There is no other wine style in the world that is met with more preconceptions and connotations than rosé… it's time that we set the record straight!
It’s easy to judge a book by its cover. And, there is no other wine style in the world that is met with more preconceptions and connotations than rosé… and it's about time that we set the record straight!
One thing that is super important to note about the world of wine, is that you have the good, the bad and the ugly wherever you look; be it a certain grape type, a wine-producing country or in this case, a specific style of wine. But fear not wine lovers, we are on hand to help, here are three (incorrect) rosé wine myths debunked…
1. Pale is dry, dark is sweet
Simply put this is just not true. This is perhaps the biggest stereotype that rosé suffers, and to an extent, there is good reason for this logic (at the end of the day, stereotypes are largely based on fact), and in this case, there are a number of mainstream bottom-shelf-boozers that have heavily contributed to this narrative. We are talking about large, industrial-scale wineries that have produced and marketed dark pink rosé wines with a sizeable dollop of residual sugar in them, leading many to think that this is true for all darker shades of pink.
On the flip side, those stunning super-pale rosés from Provence have kind of done the opposite. Being the go-to region for everybody’s favourite rosé, the Provençal style has become synonymous with dry, pale wine.
The truth is, colour has nothing to do with the sweetness of the wine. The sweetness is determined by one thing only: residual sugar. Rosé is made from red grapes, and red grapes are red-skinned. Everything comes from their skins; texture, tannin, body, flavour and of course, colour. So, a darker rosé is just telling us that the wine in question has had more contact time with the skins of the grapes from which it is made.
2. Rosé is not made to age
This is quite a natural train of thought. Rosés are celebrated for their youth and drinkability and with that in mind, market demand and wine marketers have led the world to believe that rosé should be consumed as quickly as possible to retain all of the energy and freshness that we have come to love from this style. This isn't necessarily wrong or a bad thing, however, there are some world-class, exceptional pink wines out there that are made to stand the test of time — if you know what to look for. The secret?A lot of ageable rosés have spent some time in oak barrels. We all know that rosé is the middleman between red and white wine and takes on a taste and flavour profile all of its own. So, bring oak into the mix, and you have another seriously interesting layer of complexity. We don't recommend ageing just any old rosé though (pun intended). The next time you fancy yourself an age-worthy style of rosé, look out for styles that have seen a bit of wood and were built to last. Classic examples would be the famous rosé wines from Tavel in France and Rioja in Spain. Both are great places to start!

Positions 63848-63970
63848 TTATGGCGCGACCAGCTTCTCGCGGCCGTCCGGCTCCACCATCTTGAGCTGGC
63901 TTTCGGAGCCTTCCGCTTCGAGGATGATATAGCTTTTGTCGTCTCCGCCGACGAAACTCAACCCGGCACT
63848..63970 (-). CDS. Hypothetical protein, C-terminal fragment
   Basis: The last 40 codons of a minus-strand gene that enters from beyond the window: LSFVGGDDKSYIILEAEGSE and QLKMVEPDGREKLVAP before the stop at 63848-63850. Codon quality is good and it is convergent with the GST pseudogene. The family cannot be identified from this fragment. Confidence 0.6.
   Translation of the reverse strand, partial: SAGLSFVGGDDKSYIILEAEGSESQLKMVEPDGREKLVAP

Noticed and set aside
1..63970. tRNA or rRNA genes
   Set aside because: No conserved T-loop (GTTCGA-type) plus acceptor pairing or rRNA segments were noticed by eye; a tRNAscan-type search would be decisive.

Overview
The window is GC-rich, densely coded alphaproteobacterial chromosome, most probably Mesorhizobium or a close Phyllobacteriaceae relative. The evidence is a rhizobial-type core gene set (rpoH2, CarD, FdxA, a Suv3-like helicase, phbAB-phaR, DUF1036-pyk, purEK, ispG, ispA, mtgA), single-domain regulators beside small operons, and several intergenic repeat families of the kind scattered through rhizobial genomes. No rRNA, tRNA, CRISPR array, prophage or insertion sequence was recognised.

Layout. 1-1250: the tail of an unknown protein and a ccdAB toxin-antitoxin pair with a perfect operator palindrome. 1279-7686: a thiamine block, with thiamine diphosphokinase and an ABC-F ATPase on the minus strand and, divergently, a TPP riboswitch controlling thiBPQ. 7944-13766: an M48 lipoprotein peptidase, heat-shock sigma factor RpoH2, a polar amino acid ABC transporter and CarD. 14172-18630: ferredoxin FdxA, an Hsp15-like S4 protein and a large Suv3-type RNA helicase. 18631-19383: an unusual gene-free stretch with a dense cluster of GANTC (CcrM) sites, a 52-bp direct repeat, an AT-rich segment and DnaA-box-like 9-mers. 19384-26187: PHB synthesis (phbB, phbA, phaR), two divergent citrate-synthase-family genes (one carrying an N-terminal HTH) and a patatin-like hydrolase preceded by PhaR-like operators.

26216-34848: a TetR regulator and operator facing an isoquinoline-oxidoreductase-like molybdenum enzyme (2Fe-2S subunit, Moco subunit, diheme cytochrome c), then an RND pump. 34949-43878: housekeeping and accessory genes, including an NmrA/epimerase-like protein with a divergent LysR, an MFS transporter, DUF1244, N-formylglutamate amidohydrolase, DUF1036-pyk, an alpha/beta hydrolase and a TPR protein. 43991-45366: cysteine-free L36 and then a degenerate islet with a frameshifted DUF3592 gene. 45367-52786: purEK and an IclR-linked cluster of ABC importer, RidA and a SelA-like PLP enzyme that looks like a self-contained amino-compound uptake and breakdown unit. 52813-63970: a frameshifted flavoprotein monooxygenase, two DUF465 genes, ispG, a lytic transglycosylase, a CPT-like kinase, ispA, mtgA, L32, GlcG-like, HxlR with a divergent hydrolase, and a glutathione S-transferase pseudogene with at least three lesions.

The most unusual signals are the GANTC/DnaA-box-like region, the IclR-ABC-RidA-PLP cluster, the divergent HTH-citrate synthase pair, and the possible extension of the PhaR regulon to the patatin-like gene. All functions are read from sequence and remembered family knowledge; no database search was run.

3. Rosé is a blend of red and white grape juice
Red + white = pink. We learned that in grade school.
However, when it comes to rosé, it's actually most often made from only red grapes. And the process involves more skill and attention from the winemaker beyond just adding some red wine to white wine and calling it “rosé”.
How so? Fundamentally, red wines get their colour, and much of their flavour, aroma, tannins, and ‘body’, from the skins of the grapes. Rosé is the same, however, spends a much shorter time with the red grape skins, meaning just enough pigment is imparted to create a delicate pink hue, but not so much that the wine turns red. This method of creating rosé wines (known in the business as the maceration method) is by far the most common and the most reliable for consistency.
There is also another method of rosé production called saignee (after the French word for ‘bleeding’) which involves the winemaker ‘bleeding off’ some of the juice from a vat in the first few hours of red wine production. Because the wine has already started to take on the pigment of the grape skins, it will already have a pinkish hue. It will then be transferred into a new vat, where it can ferment and become a rosé wine.
That all said, though rare, you may come across the odd red and white blended rosé. It’s just not the norm and generally not applauded. That is because the blending of white and red grape types to make rosé is more often associated with lower quality styles or mass market value wines that lack varietal character.
About the Author
Harry started his adventures in New Zealand learning how to make wine before squishing grapes with his feet (literally) in Portugal. He is a contributing wine writer for a number of UK magazines as well and a former wine director and consultant specialising in wine list development. When he isn’t drinking wine, he loves a beer and collecting records before spinning a few tunes.
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